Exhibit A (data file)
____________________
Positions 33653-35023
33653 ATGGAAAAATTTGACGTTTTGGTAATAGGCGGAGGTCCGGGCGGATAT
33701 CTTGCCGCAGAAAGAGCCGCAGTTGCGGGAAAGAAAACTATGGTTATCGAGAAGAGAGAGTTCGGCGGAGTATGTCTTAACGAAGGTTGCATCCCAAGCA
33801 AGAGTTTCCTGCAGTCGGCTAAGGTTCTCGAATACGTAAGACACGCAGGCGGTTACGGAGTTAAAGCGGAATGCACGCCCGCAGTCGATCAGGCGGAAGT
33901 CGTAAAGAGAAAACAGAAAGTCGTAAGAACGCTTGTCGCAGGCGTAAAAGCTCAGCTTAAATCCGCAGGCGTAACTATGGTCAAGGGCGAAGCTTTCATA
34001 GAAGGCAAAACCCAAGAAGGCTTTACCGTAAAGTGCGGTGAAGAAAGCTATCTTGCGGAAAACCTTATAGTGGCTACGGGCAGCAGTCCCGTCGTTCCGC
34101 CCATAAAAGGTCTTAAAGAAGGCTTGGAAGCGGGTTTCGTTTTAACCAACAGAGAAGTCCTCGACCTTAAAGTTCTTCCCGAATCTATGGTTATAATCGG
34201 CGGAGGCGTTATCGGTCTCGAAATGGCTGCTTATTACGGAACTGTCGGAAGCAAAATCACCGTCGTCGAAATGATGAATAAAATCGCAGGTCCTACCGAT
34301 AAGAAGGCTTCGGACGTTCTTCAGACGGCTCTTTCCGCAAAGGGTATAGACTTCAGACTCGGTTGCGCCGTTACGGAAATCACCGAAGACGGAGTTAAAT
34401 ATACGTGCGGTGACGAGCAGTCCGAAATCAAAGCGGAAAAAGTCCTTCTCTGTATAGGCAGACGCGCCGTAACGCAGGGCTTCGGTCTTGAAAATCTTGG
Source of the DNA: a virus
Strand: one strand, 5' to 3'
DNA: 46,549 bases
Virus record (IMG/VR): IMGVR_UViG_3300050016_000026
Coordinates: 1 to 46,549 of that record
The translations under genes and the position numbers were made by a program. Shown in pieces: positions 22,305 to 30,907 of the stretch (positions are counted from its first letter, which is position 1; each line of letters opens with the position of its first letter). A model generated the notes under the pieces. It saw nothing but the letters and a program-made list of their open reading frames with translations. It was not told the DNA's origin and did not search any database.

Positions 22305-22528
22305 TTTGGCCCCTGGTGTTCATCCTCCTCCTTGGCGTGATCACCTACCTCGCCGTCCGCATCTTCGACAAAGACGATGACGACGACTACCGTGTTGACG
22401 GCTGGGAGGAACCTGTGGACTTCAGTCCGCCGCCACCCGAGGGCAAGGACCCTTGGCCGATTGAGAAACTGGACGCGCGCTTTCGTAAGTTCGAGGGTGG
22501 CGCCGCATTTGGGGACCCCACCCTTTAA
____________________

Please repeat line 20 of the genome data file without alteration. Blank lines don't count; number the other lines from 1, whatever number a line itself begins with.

22501 CGCCGCATTTGGGGACCCCACCCTTTAA